How to Train for a Marathon

You scorched the 5K. Blasted the 10K. Owned the half marathon. Next up? The marathon.

The marathon is one of the most popular race distances, but logging 26.2 miles isn’t easy. Many plans consist of 16 to 20 weeks (or more) of training, which can take a toll on your body and your mind, not to mention your social life, eating habits and work schedule.

But running a marathon is possible and, dare we say it, even fun. Training to run long is a commitment. Whether this is your first 26.2 or your twentieth, the demands of the distance are grueling for everyone. This guide will explain basic marathon training including time commitments, general training and proper nutrition. For specific training that matches your goals and running history, look into a marathon training program at your local Fleet Feet.

How Long Does it Take to Train for a Marathon?

Runners begin a race in Columbus, Ohio.

Be sure you have at least a year of consistent running under your laces before committing to a marathon. That’s because going the distance puts a lot of stress on your body.

Without building a solid running base, you increase your risk for injury—and your risk for a less-than-stellar experience. You can better transition into race-specific training once you have a broad training base.

Most standard marathon training plans last three to five months and ask you to run five days a week, which includes one long, slow distance run lasting from one to four hours.

On top of that, you need time to recover, sleep, cross train, eat, work and do all the other stuff you do each week.

How Many Miles Do You Run Each Week During Marathon Training?

A woman runs up the road.

Your running diet consists of different types of workouts. Training plans package these workouts to optimize your time and effort and to set you up for race-day success.

Your weekly training will include:

  • Mid-distance runs. Shorter runs during the week add mileage to your overall total and work on your endurance and discipline.
  • Speed workouts. These workouts can be tempo runs, fartleks or hill sprints, which teach your body to pick up the pace. A well-rounded training plan includes a couple of speed workouts each week. (Hill sprints are beneficial even if you’re training for a flat race.)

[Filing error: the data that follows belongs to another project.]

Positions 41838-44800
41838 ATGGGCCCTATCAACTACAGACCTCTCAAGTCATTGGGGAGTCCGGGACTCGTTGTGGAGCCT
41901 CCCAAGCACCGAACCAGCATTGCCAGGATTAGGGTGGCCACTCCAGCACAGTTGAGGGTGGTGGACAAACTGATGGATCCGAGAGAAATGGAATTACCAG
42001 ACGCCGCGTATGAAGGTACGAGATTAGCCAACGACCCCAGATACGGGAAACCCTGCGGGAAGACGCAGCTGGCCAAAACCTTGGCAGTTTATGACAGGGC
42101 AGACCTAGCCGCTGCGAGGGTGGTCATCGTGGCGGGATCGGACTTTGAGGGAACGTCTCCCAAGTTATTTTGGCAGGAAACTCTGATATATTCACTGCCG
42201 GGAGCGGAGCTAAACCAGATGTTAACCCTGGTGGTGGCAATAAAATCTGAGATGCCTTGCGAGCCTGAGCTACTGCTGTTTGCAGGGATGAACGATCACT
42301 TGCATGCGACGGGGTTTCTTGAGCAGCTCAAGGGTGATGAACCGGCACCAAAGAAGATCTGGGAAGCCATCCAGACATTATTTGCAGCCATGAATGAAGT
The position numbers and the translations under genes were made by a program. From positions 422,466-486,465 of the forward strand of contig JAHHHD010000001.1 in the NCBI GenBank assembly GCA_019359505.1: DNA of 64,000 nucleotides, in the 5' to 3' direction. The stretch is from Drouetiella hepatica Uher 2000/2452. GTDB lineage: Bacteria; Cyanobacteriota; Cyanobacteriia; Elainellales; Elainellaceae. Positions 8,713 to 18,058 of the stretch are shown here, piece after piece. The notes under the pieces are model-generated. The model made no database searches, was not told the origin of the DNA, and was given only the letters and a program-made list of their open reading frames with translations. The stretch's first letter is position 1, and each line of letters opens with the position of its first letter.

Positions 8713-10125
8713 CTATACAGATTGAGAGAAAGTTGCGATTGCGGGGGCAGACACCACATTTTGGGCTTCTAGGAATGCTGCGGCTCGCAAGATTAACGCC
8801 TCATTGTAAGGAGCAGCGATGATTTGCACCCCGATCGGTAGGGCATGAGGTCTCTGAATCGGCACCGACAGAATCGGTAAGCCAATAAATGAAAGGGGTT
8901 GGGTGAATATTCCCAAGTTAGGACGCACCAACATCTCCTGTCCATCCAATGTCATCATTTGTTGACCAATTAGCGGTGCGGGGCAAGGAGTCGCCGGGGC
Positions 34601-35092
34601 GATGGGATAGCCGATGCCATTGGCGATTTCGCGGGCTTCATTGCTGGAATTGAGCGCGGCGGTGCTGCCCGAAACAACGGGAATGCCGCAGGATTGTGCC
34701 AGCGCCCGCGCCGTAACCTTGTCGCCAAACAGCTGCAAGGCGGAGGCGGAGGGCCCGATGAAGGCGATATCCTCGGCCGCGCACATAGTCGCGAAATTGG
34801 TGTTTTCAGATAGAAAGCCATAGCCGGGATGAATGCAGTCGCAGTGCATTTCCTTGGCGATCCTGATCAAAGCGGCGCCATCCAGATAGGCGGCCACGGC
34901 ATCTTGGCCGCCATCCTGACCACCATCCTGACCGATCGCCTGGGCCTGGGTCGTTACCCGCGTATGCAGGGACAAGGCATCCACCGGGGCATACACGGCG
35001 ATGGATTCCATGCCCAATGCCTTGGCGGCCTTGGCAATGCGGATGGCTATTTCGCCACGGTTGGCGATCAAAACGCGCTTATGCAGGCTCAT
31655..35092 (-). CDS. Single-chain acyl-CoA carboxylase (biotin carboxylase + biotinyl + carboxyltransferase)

• Cross training. Swimming, strength training and indoor cycling provide a workout on days you don't run and work other muscle groups to help keep your body balanced and stave off injury.
  • Long runs. Your most important run each week is your long run. In addition to increasing the time spent on your feet, the introduction of new distances can boost your mental capacity and fortify your endurance.
  • Rest days. Setting aside at least one day per week for recovery allows your body to adapt to the stress of training. Without rest days, you can increase your chances of injury and burnout.

Your overall mileage increases each week and varies from person to person depending on your experience and capacity to handle the training load. The bulk of the miles come in the form of the long run, which is roughly 20 to 30 percent of your overall weekly mileage.

You’ll also need to add in recovery weeks to let your body adjust to the increased mileage. Before your taper (a drop in mileage leading up to the race that helps your muscles repair for the big day), your long run will reach between 20 and 24 miles.


What to Eat When Training for a Marathon

A slice of bread topped with peanut butter and sliced banana.

Eating, and eating well, is an important part of marathon training. The right foods provide adequate fuel for your runs and help you recover after hard efforts. Restrictive diets and calorie cuts won’t work with your training because your body not only needs more food and more variety of food as your training load increases, but restriction often leads to unhealthy, counterproductive habits like binging.

If you’re preparing for a long run, you need more fuel to power your muscles through the entire workout. Going faster for a shorter distance? Some simple carbs can get you through. But always rely on real, whole foods for most of your calories. Whole grains, healthy fats, lean meats and an array of nutrient-dense fruits and vegetables will prime your body for peak performance.

And don’t forget about your post-run eating plan, either. The food you eat after your run is just as important because your body breaks down and loses nutrients during exercise. So, you need to replace the spent fuel to help your muscles rebuild and prepare for their next run.

Taking in protein and carbohydrates, like what you would get from a bowl of savory oatmeal, soon after your run will help your body build new muscle fiber and replenish spent glucose stores. Eat nuts, granola bars, greek yogurt with fresh fruit or nut butters to kick start your recovery—even chocolate milk has the right amounts of protein and carbs to aid your weary body.